Around Woodbourne, the number of samples that detected PFAS compounds in May 2018 has not significantly changed from the previous rounds of testing.  None of the groundwater samples exceeded the interim guidance levels for drinking water.  More surface water samples were taken in May 2018, with a similar percentage of samples having detectable levels of PFAS. 

The Ministry of Health has reviewed the findings from the third stage testing and confirmed their advice that there is not a significant public health risk.

The Ministry for Primary Industries (MPI) has reviewed the latest results and their advice is that there is no risk to the general food supply from produce grown on the tested properties. 

How are you advising landowners/occupiers?

The NZ Defence Force has been in regular contact with landowners and occupiers around Ohakea and Woodbourne since arranging the testing to deliver and discuss their results and offer support.  Public health advisors and a MPI scientist have been available for those visits and are able to provide more information tailored to the landowner or occupier’s individual circumstances.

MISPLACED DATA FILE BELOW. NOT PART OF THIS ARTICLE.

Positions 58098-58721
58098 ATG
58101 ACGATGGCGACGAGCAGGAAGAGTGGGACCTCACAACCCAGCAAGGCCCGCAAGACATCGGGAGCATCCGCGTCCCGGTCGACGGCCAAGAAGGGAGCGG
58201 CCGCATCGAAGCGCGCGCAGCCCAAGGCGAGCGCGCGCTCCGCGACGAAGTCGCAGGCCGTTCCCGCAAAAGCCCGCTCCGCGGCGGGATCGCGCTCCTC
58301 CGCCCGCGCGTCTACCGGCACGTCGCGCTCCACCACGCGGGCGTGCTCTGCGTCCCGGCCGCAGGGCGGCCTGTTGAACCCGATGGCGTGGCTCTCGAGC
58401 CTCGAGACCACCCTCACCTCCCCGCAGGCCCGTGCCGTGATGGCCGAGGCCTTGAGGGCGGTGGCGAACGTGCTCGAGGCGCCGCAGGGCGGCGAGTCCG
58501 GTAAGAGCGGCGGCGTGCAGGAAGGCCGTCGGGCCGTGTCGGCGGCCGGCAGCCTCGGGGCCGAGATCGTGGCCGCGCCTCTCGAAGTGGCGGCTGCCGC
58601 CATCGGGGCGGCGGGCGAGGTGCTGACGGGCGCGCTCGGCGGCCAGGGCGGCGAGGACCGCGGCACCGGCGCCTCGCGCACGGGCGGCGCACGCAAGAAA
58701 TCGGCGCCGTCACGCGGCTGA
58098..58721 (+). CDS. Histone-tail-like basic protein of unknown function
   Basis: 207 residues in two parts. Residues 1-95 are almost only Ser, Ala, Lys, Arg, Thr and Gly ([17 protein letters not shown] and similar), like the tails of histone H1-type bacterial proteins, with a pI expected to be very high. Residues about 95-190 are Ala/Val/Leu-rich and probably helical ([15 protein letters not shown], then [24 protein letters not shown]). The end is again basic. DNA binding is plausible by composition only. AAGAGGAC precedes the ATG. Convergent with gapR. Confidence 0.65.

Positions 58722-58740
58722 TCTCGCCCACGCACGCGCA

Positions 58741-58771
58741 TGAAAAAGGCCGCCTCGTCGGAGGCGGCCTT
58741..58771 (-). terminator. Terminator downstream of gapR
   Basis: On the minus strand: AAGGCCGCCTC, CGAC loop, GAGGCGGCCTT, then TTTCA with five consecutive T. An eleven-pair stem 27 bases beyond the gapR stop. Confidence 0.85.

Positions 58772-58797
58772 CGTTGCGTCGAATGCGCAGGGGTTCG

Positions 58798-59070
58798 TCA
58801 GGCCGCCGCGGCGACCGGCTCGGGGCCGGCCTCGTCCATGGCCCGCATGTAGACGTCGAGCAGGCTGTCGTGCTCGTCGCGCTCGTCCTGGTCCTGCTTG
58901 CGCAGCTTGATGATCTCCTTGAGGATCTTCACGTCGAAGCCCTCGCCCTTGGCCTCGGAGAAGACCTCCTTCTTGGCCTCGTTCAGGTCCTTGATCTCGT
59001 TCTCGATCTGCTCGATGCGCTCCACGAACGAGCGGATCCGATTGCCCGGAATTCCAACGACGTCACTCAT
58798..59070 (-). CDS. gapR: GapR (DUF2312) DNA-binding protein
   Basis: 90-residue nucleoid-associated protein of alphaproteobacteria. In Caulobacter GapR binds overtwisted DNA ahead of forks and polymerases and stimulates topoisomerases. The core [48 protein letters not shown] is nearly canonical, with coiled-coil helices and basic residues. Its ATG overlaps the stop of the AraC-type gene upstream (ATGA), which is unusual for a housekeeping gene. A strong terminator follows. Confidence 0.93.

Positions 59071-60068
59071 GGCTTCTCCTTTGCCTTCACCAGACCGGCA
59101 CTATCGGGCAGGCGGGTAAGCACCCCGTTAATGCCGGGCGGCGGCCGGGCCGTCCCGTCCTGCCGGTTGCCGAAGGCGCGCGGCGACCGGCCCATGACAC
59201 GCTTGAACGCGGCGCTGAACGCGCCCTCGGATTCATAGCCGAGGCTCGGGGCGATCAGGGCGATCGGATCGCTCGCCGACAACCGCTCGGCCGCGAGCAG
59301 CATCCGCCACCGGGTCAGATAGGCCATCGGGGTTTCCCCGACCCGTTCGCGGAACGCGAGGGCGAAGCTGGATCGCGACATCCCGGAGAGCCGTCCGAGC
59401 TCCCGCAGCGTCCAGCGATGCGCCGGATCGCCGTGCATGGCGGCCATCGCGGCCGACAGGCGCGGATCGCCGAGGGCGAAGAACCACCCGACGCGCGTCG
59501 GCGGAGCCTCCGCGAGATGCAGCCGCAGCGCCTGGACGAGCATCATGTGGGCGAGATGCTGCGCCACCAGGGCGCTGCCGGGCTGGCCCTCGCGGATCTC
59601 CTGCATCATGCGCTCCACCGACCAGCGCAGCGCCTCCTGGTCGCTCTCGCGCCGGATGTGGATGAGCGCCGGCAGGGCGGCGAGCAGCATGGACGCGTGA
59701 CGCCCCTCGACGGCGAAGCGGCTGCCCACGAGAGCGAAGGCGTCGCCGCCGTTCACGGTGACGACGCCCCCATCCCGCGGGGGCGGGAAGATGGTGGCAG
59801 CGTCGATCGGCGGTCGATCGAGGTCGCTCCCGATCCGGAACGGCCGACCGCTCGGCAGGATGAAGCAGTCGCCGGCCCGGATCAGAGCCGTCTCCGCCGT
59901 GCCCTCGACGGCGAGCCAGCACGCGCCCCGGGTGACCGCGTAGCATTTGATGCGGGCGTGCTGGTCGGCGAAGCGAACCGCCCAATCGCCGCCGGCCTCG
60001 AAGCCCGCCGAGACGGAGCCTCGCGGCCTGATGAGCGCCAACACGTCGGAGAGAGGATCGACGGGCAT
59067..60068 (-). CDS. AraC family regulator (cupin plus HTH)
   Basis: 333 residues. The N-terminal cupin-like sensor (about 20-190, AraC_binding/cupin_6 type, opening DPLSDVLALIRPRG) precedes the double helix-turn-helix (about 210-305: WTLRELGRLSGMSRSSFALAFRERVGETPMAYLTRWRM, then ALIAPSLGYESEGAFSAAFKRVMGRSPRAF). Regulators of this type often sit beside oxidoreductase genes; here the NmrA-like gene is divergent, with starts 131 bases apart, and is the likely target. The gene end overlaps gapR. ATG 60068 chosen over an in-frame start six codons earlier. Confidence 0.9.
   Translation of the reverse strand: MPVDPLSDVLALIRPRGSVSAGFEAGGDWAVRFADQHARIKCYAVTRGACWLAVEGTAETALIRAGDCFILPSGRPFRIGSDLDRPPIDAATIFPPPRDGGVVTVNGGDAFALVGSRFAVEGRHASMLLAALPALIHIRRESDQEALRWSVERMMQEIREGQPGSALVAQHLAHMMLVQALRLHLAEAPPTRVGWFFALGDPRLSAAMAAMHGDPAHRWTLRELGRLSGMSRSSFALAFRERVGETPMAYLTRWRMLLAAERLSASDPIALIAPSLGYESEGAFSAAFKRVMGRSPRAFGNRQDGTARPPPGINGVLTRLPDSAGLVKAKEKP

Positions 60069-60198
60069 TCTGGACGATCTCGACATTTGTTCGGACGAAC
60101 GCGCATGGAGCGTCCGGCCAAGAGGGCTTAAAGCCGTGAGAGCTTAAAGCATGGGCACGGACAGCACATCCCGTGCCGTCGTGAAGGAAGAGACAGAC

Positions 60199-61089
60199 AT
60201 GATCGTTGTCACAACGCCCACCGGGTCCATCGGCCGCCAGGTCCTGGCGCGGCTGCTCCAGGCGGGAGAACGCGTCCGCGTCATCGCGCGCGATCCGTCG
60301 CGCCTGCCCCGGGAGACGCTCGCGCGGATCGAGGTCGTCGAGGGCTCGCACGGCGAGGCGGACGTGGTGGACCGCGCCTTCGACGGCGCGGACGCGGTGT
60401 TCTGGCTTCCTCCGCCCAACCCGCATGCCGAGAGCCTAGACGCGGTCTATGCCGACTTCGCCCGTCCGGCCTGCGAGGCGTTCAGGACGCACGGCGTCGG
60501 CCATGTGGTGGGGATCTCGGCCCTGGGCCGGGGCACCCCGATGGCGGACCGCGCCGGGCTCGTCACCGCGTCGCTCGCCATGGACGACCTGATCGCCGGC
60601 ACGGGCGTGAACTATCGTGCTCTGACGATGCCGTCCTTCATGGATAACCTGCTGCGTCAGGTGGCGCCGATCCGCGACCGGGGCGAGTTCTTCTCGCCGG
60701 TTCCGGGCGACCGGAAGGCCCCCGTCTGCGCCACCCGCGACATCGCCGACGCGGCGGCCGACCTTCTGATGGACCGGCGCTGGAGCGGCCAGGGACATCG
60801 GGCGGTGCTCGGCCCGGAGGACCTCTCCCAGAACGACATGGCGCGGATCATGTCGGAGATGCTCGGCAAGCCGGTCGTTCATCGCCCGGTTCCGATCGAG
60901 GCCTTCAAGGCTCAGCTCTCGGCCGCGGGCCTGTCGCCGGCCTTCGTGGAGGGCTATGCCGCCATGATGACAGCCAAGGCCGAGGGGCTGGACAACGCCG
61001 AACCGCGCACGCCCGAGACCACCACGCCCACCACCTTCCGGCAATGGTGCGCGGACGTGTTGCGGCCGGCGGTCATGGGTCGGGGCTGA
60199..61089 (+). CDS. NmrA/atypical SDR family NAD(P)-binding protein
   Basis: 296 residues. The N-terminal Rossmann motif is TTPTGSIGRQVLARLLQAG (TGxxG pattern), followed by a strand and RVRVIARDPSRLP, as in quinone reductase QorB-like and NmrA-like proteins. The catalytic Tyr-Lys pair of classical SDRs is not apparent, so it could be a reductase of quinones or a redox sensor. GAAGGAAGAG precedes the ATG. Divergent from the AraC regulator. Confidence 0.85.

What support is being offered to landowners/occupiers?

Government agencies have been working together to provide information to households. NZDF has been, and continues to, offer bottled drinking water until a longer term solution can be found.  NZDF is also looking at a number of long-term solutions, including supplying rain water tanks but we will assess and discuss the individual needs of each property owner/occupier with them as we work through this issue.  In the meantime we are advising residents to take up our offer of bottled drinking water.

What’s next?

The NZDF is carrying out further rounds of testing to confirm the results, and to see whether levels of PFAS detected vary in changing seasonal conditions. NZDF are planning a fourth stage of testing for late winter/early spring 2018 to coincide with annual groundwater highs. 

What if a landowner says no to testing?

Then no testing will take place.

I had testing undertaken on my property but haven’t received my results. Should I still be concerned?

If you live in the Ohakea or Woodbourne areas and had water testing undertaken on your property but haven’t received your results you can contact 0800 668 766. Note this number is reserved for residents and landowners in the Ohakea and Woodbourne areas.